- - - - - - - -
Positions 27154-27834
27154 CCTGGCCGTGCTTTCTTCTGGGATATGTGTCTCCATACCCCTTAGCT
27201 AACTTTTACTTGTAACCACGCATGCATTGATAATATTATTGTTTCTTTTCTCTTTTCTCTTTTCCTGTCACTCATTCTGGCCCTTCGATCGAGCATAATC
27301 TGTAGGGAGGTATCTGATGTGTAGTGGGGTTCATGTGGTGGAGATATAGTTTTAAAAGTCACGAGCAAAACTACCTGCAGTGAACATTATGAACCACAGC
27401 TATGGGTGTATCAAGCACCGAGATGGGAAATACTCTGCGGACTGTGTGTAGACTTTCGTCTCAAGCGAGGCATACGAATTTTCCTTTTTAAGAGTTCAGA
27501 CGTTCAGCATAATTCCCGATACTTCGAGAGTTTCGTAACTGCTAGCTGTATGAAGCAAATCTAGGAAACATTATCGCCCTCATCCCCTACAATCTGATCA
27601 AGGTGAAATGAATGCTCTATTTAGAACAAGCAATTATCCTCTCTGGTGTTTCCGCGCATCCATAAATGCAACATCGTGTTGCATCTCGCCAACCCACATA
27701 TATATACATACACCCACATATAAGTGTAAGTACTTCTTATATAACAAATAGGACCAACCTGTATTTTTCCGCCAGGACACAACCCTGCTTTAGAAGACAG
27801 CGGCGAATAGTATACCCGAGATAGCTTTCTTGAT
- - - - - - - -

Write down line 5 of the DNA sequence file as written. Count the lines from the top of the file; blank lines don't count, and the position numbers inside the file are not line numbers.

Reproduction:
27401 TATGGGTGTATCAAGCACCGAGATGGGAAATACTCTGCGGACTGTGTGTAGACTTTCGTCTCAAGCGAGGCATACGAATTTTCCTTTTTAAGAGTTCAGA